Blogger Meg Smith

What Do We Do With August?

The month of August is a hybrid of sorts as we transition from our summer reading program to the traditional activities planned for the new school year.  When August 1st rolls around, do you breathe a sigh of satisfaction after the completion of your successful summer reading club, or do you still have weeks and weeks left of the summer rush before the children return to school? What does your library do with August?

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These last few weeks of summer  (Image provided by

To Continue Summer Reading or to Conclude Summer Reading: That is the Question

In years past, our summer reading program ended on July 31st.  While June and July are much busier months in terms of the foot traffic we receive, there are still weeks left to most children’s summer vacation.  This year we extended our summer reading club to August 15th to allow children and their families more time to participate in our reading program and to collect their prizes.  What is your last day to conclude your summer club?

Less Programs, More Planning

Is there any break on the horizon? Image provided by
Is there any programming break in August? (Image provided by

Our weekly scheduled story times take a break after July 31st until the 1st of September.   While we do temporarily discontinue our weekly story times, we offer the occasional preschool special, school-age program, or teen club to bring people into our libraries.  With more flexibility in scheduling due to less programming, staffing the desks becomes easier even with staff members on vacation.  We also focus our attention on our fall programming sessions, so we are able to hit the ground running when our story times resume and our special programs increase.  Is your August full of story times and outreach visits, or do you completely break from programming to best prepare for the fall?

Taking Training

It may be close to impossible to take training or make assessment a priority during those busy summer reading club months.  August is a time for renewal in terms of staffers’ professional development and is an opportunity for many of us to take in-person training, webinars, or self-paced study. It’s a necessary step for us to consider how to best enhance our own career development and also to assess the direction of our children’s libraries.  Is August a traditional training month for you, or do you focus on children’s services trainings during another time of the year?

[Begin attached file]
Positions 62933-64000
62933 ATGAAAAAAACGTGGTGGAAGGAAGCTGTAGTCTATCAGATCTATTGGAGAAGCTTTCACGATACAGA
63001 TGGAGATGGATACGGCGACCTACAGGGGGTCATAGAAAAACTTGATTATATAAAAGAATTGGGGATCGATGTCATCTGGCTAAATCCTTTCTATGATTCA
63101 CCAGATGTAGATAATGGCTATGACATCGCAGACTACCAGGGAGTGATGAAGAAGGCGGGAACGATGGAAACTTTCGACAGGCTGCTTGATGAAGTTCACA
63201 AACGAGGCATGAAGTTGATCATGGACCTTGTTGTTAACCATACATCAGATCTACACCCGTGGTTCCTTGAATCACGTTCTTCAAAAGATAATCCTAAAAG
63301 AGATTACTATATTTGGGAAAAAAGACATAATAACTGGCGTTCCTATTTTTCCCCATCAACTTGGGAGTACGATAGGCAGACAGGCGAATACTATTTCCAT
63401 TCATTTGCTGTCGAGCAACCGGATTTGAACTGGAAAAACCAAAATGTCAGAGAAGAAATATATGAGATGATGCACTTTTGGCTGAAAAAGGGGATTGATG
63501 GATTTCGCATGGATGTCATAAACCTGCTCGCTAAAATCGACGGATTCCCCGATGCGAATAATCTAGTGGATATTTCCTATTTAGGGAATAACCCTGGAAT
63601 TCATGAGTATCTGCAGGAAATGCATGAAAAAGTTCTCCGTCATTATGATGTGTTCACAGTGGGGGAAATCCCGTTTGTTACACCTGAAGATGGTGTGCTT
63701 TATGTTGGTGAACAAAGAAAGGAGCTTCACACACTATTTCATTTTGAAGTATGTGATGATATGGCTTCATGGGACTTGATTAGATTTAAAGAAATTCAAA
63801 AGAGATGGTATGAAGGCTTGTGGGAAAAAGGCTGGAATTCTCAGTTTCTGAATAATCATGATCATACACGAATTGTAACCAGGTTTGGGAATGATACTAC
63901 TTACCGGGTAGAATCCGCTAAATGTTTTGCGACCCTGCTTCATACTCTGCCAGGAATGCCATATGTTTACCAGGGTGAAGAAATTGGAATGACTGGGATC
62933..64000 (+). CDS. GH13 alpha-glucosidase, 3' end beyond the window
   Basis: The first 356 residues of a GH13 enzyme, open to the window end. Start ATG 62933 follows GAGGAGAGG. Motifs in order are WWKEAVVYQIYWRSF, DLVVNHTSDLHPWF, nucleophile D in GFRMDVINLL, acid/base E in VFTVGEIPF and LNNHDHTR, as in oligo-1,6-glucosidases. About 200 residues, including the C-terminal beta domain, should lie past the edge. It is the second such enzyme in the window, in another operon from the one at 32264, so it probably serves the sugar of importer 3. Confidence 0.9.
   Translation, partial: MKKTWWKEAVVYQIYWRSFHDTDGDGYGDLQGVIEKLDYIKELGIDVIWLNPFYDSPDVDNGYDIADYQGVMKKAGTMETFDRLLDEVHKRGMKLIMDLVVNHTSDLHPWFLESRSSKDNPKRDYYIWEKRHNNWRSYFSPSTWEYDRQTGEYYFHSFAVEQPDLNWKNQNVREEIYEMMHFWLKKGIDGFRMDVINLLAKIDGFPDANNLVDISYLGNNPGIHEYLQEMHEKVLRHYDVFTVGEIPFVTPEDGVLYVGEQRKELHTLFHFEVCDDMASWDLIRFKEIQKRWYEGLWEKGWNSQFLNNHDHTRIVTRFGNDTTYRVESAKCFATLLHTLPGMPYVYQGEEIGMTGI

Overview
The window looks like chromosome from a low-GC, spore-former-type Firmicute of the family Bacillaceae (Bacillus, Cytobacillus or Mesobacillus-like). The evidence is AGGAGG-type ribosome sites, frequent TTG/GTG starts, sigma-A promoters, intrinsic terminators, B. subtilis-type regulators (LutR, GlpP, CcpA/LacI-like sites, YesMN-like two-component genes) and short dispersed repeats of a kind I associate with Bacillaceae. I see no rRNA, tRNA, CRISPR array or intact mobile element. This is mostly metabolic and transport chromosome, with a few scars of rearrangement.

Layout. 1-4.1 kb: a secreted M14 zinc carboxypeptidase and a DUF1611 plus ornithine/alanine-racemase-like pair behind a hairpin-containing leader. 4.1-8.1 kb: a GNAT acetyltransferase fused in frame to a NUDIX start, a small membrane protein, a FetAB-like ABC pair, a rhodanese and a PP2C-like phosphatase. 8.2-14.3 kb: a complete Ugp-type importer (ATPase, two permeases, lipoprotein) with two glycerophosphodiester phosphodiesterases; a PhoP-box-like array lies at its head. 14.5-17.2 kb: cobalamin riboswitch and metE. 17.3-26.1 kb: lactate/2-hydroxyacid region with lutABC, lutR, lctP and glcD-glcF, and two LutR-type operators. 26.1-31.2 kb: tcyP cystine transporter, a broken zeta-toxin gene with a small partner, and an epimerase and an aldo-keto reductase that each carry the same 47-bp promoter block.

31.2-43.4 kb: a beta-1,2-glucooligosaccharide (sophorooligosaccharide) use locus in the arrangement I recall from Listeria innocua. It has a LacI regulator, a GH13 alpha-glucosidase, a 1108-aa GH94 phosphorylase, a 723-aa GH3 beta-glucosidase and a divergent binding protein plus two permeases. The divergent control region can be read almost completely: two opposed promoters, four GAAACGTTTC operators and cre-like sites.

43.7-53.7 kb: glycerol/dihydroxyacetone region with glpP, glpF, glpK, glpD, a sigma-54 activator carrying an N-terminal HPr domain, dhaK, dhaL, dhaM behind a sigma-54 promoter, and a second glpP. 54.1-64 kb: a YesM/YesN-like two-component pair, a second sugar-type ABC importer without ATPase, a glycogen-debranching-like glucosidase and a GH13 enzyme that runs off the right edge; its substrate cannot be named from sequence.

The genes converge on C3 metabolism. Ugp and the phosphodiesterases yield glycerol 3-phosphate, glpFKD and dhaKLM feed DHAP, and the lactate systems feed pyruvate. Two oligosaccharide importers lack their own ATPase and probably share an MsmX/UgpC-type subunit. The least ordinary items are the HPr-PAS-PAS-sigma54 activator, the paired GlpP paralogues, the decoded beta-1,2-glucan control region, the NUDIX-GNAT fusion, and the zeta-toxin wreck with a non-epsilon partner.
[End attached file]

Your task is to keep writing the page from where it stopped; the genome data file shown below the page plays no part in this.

Expanding the Vision

August is a time to recharge, to assess our services, and to plan for the fall ahead of us.   It’s an opportunity for us to consider major system initiatives and how to best streamline our efforts.  We are now working on our plan to partner with other county agencies through the Eleven Days of Love Drive for pet-supply donations.  We will include pet-themed elements in our programming as part of this collaboration.   Are there any programs or services at your library that you will implement in the future that you plan now before the kids return to school?

Within our individual libraries throughout the country, there is tremendous variation with our involvement in summer reading clubs and children’s programs during the month of August.  In your library system, August may provide the time needed to assess, evaluate, and focus on youth services training, or it may be a major programming month with a summer reading finale still on the horizon.   Please share how you address programs, services, and training at your library during the month of August.  Let’s begin a conversation in the comments below!


  1. Abby Johnson

    Our local schools are adopting a balanced (“year-round”) schedule, so they actually went back to school July 31 this year! Our SRC officially ended July 26 and we do take August “off”. Our weekly programs will be back in September. Last week, I was busy attending teacher meetings and scheduling outreach to the schools (which looks to start mid-August… no rest for the librarians!). Staff are taking vacations in August and I have a whole list of “August projects”, things to attend to before we start back up with our regular programming schedule.

  2. Kelly Doolittle

    What you do with August, we do with September. Our Summer Reading Program ends in late August, and we use September to regroup, plan for the fall/winter programming season, maybe clean some of our spaces! and also, like you, have some stand alone programs. August is also a great time for us to present Preschool and Kindergarten Readiness programs, of which we had our first one yesterday! They are always a huge hit – so much so, that we had to expand our offerings to fit everybody in.

    My two regular storytimes, Toddler Storytime Tuesdays and Family Storytime Saturdays, and my colleague’s Babies, Books and Bounce Fridays are suspended from May until October, but I do have Stories in the Park on Tuesdays through the summer, (from mid-June through August) to keep folks connected, and promote early literacy and library appreciation throughout the season! While dealing with the weather can be somewhat vexing, the joys of bringing those summer themes to the public: FIZZ BOOM READ! BUGS! OCEAN LIFE! TAKE A HIKE! DINOSAURS! SAFARI! [etc., etc.!] are well worth the agony of deciding: The Park, or the air-conditioned, DRY programming room???

    We also continue our monthly Sensory Storytimes, especially for kids with sensory issues, throughout the summer, as well as keeping our programming room open for unstructured baby and toddler playtime on Fridays. And those Summer Reading Specials! They keep us on our toes all summer, too!

    Thanks for the opportunity to talk about seasonal programming! I love the sound of your Eleven Days of Love Drive!! What a great idea! We may have to borrow it:)

    Enjoy your August – remember to b r e a t h e…..:)

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